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Feature Article-Steve Ross (email@example.com)
Instructional designers and educators sometimes become so enamored with their products (new designs and programs) that they interpret their own positive experiences from local applications or pilot testing as justification of the effectiveness of those products. They come to AECT and other forums with enthusiastic descriptions and demonstrations only to find that others, in the absence of more objective evidence, are not so convinced. And, if a theoretical framework is also lacking for the product design, it becomes difficult for the academic or practitioner consumer to understand why the product should be successful, how it differs from what is already being used, and how it can contribute in a more sustaining and generalizable way to advancements in the field.
These considerations are my way of emphasizing that in instructional design and technology (as in other educational fields), systematic research is highly important and necessary. In my opinion, it doesnt matter so much whether there search is formative or summative evaluation, basic or applied, or quantitative or qualitative in nature. What matters is that it logically fits the evaluation needs of the project, is tied to meaningful research or evaluation questions/hypotheses, and is well conducted, interpreted accurately with regard to results, and clearly described. Where we have quality research, important impacts on the field, both in training and school contexts, can be made. This has clearly been the case in areas such as cooperative learning, individualized instruction, and reading strategies, to name only a few. In instructional technology, I particularly see a growing need for research on Internet uses and navigation, distance learning, and integrating computer-supported instruction in to P-12 classroom teaching and professional training.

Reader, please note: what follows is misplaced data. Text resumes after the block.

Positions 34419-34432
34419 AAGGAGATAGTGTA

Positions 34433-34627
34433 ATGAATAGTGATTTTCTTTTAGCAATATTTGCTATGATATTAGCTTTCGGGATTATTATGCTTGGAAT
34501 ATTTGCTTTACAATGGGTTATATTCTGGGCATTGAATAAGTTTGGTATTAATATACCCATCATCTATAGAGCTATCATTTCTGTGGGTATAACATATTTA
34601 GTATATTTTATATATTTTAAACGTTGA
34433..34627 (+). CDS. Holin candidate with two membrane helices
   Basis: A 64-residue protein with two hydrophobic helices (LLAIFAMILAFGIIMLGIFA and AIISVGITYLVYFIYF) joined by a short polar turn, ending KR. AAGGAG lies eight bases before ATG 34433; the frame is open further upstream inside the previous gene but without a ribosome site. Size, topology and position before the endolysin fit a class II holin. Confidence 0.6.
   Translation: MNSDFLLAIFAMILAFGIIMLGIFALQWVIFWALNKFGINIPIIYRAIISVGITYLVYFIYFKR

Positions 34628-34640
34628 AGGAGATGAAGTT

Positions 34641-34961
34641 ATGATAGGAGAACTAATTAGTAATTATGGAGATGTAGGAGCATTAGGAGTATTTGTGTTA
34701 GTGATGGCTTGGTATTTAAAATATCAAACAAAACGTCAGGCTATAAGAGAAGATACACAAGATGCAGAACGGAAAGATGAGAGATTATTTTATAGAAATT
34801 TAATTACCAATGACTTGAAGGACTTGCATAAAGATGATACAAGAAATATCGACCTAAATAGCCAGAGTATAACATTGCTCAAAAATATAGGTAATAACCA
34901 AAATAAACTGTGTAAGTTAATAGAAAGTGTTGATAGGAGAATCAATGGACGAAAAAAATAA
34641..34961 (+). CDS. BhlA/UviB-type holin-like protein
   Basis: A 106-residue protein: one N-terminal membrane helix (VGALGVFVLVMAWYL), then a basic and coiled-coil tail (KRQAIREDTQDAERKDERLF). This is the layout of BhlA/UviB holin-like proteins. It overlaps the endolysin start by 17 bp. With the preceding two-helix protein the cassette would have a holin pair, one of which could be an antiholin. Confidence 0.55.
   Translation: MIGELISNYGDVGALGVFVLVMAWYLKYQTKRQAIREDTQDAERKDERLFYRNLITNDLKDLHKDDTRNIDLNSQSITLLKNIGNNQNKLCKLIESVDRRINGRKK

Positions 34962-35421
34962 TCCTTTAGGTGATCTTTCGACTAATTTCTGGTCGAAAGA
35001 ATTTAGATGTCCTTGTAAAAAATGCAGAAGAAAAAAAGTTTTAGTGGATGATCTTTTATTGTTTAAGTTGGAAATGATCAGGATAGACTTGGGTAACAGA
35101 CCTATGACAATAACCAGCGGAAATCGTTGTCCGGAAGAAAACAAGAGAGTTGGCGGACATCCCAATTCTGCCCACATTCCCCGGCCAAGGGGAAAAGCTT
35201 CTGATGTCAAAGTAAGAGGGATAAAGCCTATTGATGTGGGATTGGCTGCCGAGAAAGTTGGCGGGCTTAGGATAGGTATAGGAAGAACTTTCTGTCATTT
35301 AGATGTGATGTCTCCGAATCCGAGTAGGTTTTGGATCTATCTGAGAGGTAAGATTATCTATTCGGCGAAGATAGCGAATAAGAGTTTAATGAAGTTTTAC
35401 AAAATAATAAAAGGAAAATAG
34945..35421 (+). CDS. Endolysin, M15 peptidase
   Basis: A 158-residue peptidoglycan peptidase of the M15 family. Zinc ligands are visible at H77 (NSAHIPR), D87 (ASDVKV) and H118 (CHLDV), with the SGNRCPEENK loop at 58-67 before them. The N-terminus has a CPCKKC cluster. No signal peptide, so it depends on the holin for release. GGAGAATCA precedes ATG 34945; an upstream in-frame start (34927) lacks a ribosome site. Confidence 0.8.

As editor of the Research section of Educational Technology Research and Development, I encourage RTD members to consider sending us manuscripts reporting their research work. Our turn-around time is only about 6 weeks, and our reviewers typically provide very constructive and fair reviews that help authors to improve their manuscripts (whether accepted or rejected). Qualitative and alternative (e.g. literature review) manuscripts now make up fully 50% of our acceptances. If readers are uncertain about whether to submit a certain type of paper, they should feel free to contact me (901-678-3413; firstname.lastname@example.org) for an opinion. In the coming months, we have very interesting papers appearing in ETR&D. Look in the near future for a special issue with papers by such noted researchers/theorists as John Bransford, Elliot Soloway, Marcy Driscoll and Walter Dick, Roy Pea, Mitch Resnick, Ben Schneiderman, Rita Richey, and Marcia Linn.
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